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Judge: Reveal who posted comment about Buffalo Grove official
By Jamie Sotonoff | Daily Herald Staff

Trustee Lisa Stone


Bill Zars | Staff Photographer

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Published: 10/2/2009 10:25 AM

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It's a decision that might make people think twice about what they post in online "reader comments" sections.

Cook County Circuit Court Judge Jeffrey Lawrence ruled the Daily Herald and Comcast must reveal the identity of a person who posted a comment on directed toward the teenage son of Buffalo Grove Village Trustee Lisa Stone.

Comcast is slated to turn the person's name over to the judge Monday, Oct. 5. Attorneys for everyone involved will then argue whether the information should be turned over to Stone.

What Stone would do with the information, if she gets it, has not yet been decided, said her attorney, Bill O'Connor. She could do nothing, or she could file a lawsuit.

The First Amendment protects anonymous free speech, but free speech online is still an emerging area of the law. Experts say it's rare for a judge to order identification of an anonymous commenter unless the need to do so is clear -- such as knowledge of a crime or a blatant threat. If the case involves defamation of character, the court typically determines first whether the defamation occurred before unveiling the source.

"You should be allowed anonymity unless you're threatening a crime or really obviously defaming someone," said Martin Redish, a Northwestern University law professor and First Amendment scholar.

In most First Amendment cases, courts tend to side with news organizations, added Jane Kirtley, a First Amendment scholar and professor at the University of Minnesota's Silha Center for Media Ethics and Law.

The Buffalo Grove police reviewed the comments made to Stone's son along with the state's attorney's office but concluded no crime had been committed.

In May, Stone filed a petition for pre-suit discovery -- a precursor to a lawsuit -- against Paddock Publications, owner of the Daily Herald. It was shortly after Stone, a first-time political candidate, won a hotly contested village trustee election in Buffalo Grove.

In a pre-election story about a questionable campaign flier that appeared online, some negative comments about Stone were posted on the "reader comments" page. Stone's son, who was a freshman in high school at the time, went online to defend his mother. As is common practice, the commenters identified themselves only by made up "user names" rather than their real names.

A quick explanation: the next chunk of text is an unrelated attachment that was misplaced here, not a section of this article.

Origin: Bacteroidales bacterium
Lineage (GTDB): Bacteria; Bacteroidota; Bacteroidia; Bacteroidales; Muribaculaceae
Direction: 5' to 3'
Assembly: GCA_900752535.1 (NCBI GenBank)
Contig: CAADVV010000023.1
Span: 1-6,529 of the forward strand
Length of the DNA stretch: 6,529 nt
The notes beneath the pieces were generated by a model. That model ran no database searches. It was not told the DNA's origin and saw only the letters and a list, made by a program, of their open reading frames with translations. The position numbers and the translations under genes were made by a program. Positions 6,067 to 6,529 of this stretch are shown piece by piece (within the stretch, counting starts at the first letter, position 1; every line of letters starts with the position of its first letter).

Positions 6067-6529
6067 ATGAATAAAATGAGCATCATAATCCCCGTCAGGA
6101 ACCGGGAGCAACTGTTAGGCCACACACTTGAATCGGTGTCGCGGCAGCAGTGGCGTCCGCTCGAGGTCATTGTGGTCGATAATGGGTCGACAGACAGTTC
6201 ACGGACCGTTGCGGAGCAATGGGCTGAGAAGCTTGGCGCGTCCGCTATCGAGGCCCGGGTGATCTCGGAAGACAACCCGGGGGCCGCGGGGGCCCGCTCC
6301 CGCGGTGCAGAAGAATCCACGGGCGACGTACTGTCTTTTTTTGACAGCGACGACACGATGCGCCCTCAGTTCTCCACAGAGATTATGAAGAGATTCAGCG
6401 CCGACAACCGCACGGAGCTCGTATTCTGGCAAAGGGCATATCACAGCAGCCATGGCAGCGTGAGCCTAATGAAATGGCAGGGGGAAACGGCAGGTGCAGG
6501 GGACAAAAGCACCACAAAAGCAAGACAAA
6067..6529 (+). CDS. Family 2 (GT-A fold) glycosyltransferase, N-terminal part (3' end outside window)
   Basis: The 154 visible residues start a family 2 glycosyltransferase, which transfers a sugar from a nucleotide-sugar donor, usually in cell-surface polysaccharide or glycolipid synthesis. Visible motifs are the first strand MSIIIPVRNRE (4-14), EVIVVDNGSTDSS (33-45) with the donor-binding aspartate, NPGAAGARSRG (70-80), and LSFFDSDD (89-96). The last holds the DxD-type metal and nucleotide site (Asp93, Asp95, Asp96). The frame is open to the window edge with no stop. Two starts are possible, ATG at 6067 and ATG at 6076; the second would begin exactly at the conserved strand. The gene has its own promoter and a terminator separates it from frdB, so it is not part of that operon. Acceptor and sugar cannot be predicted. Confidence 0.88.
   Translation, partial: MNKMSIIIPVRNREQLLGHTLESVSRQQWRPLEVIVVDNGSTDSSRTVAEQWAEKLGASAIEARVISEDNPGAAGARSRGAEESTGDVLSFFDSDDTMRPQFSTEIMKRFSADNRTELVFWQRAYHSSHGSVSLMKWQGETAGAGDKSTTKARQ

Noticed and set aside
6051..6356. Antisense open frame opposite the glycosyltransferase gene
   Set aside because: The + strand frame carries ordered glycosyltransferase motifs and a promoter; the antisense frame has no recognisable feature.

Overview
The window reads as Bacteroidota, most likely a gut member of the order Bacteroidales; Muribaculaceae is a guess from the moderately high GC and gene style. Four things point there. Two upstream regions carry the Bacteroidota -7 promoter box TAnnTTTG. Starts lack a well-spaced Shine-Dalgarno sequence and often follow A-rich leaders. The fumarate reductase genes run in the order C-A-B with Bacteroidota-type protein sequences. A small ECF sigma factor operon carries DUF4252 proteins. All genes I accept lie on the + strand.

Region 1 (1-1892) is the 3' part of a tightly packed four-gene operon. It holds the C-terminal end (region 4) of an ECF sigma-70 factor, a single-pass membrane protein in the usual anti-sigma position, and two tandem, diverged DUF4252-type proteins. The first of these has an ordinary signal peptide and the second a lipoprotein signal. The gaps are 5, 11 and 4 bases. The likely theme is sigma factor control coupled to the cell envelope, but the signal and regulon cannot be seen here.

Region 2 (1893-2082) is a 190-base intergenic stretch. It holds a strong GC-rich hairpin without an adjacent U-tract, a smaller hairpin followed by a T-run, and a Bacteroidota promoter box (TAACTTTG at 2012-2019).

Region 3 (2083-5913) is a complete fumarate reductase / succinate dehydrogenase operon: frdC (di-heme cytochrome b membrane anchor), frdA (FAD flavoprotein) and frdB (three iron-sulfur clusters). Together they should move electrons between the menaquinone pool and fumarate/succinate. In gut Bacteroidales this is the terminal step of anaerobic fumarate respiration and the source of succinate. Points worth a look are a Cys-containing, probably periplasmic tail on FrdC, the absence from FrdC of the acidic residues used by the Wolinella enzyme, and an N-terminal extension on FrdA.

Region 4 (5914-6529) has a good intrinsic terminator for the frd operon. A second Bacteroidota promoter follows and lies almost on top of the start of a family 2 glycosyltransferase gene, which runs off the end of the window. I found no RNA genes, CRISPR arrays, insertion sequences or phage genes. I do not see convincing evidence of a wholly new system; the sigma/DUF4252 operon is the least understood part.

After some back-and-forth bickering between Stone's son and one specific poster, Stone claims the person made "defamatory and injurious statements" toward her son. The exact comments were not part of the court record. On the advice of her attorneys, Stone declined to elaborate on what was written.

Stone demanded the Daily Herald management reveal the person's identity. They refused, citing the privacy policy in its Web site's terms of service agreement, said Daily Herald attorney John Kloecker.

Stone continued her pursuit in court. The Daily Herald attorneys fought to protect the reader's privacy, but the judge ruled against the newspaper, Kloecker said.

As required, the Daily Herald turned over the person's e-mail address and all of the other identifying information it had, including the man's e-mail, age, ZIP code and Internet Protocol (IP) address.

However, the e-mail account had been deactivated. So Stone filed another petition, this time against the man's Internet service provider, Comcast, to get his name.

On Sept. 25, the judge ruled that Comcast must reveal the person's name to him. Comcast spokesman Rich Ruggiero said the company contacted the customer to notify him of the court order. He retained an attorney and filed a motion to quash Stone's subpoena. Judge Lawrence denied the motion.

"We are committed to privacy, but we're also required to comply with the law," Ruggiero said.

Spokesmen for both the Daily Herald and Comcast note that privacy is never guaranteed with its online customers, and each company's terms of service agreement acknowledges that.

"Before anyone posts anything, they should read the terms of service," Kloecker said.

Professor Redish echoed that sentiment.

"Assume a worst-case scenario," he said. "Proceed on the assumption that your identity can be revealed."